We took a short siesta and then headed out to explore the town.  We walked north on Caile del Toledo, through the hip La Latina neighborhood, filled with shops and cafés.  We passed the oldest restaurant in the world (la Botin, first opened in 1725 and remains open to this day) and walked into the Plaza Mayor, a large square that was once the site of bullfights and public executions.  It’s now home to souvenir shops, street performers and lively cafes. 



We walked to nearby Mercado de San Miguel, a foodie haven, and sampled olives and an apple tart. 

We sauntered through town, past the Plaza  del Sol (the geographical center of Madrid and the county of Spain), down the Grand Via, and passed the Palacio de Cibelos to the beautiful Parque de la Retirlo.  

 After walking across half of Madrid, we ended the long day with Spanish wine and tapas at Los Austrias, a charming cafe in the La Latina district. 


Saturday was another full day.  We walked over to the Plaza Oriente and had lunch on a terrace overlooking the hillside.  We tried rabbit in a lemon garlic sauce.  Delicious!  

We walked around the Palacio Real (Royal Palace) and the surrounding manicured Plaza de Oriente.  Marble statues line the topiary hedge mazes and flowers are in Spring bloom.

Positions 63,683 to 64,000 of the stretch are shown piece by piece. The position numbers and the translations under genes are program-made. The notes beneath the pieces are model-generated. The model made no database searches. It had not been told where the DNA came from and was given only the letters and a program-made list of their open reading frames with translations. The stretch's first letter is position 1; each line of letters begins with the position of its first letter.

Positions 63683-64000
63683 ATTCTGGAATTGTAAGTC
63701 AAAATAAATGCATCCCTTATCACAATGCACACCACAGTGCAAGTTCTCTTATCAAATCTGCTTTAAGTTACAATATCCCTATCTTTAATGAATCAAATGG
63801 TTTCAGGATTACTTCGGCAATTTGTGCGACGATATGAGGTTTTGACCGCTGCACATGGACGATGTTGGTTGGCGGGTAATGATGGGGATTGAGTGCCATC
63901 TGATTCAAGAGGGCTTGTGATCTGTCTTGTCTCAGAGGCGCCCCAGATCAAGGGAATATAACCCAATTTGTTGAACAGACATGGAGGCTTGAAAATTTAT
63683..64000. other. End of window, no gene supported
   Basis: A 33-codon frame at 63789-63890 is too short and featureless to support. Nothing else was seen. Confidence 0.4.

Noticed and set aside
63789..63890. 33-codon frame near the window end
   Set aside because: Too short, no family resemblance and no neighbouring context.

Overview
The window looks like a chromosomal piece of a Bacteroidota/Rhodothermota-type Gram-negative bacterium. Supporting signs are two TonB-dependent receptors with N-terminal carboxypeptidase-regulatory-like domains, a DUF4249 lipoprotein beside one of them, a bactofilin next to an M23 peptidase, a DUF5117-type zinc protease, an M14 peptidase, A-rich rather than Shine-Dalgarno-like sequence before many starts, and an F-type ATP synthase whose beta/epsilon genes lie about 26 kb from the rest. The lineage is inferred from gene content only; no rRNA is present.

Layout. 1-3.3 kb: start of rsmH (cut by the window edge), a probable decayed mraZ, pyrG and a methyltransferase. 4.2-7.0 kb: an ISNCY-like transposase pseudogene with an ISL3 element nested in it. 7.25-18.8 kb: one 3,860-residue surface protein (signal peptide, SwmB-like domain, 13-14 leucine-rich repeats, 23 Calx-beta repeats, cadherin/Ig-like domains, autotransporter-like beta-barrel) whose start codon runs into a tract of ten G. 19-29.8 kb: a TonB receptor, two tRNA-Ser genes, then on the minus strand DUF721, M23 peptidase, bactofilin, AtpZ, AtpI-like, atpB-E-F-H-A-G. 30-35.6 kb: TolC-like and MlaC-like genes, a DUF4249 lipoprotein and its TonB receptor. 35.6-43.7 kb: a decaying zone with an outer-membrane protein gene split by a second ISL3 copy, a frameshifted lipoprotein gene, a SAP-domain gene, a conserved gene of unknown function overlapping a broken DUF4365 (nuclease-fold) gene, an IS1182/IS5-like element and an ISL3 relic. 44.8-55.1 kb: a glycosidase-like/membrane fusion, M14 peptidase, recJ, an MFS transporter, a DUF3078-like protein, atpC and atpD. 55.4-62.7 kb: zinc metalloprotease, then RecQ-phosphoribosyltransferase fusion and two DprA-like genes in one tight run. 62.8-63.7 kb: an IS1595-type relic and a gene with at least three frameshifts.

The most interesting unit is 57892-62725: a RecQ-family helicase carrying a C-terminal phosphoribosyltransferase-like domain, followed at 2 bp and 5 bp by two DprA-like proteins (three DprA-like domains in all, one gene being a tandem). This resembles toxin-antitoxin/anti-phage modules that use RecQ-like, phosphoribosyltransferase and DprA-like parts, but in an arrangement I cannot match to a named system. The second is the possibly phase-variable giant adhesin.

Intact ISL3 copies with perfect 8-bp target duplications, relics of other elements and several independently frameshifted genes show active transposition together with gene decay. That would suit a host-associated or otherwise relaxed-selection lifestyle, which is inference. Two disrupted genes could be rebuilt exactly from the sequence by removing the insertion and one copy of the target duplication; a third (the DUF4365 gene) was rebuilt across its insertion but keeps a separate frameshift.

We explored the Temple de Debol, an authentic Egyptial temple that was transferred stone by stone to Madrid from Eqypt in 1972.  It was built by Cleopatra II. The hieroglyphs can still be seen.

The weather changed dramatically and we found ourselves caught in a downpour.  We walked back to our apartment to change before heading to the Atlético de Madrid soccer game.  Atlético is one of Jeff’s favorite teams (at the time of this posting, they are currently finalists in the 2016 Champions Cup) and they are replacing the stadium in 2017.  Jeff was so excited to get tickets for a game while we were in town.  The Vicente Calderón Stadium was a few blocks from our apartment and an easy walk. 

We had amazing seats, in the corner of the stadium, level with the field.  The players were just feet from us.  We sat next to the Atlético fan section and they cheered the entire game.  The energy was electrifying!  Atlético won 1-0!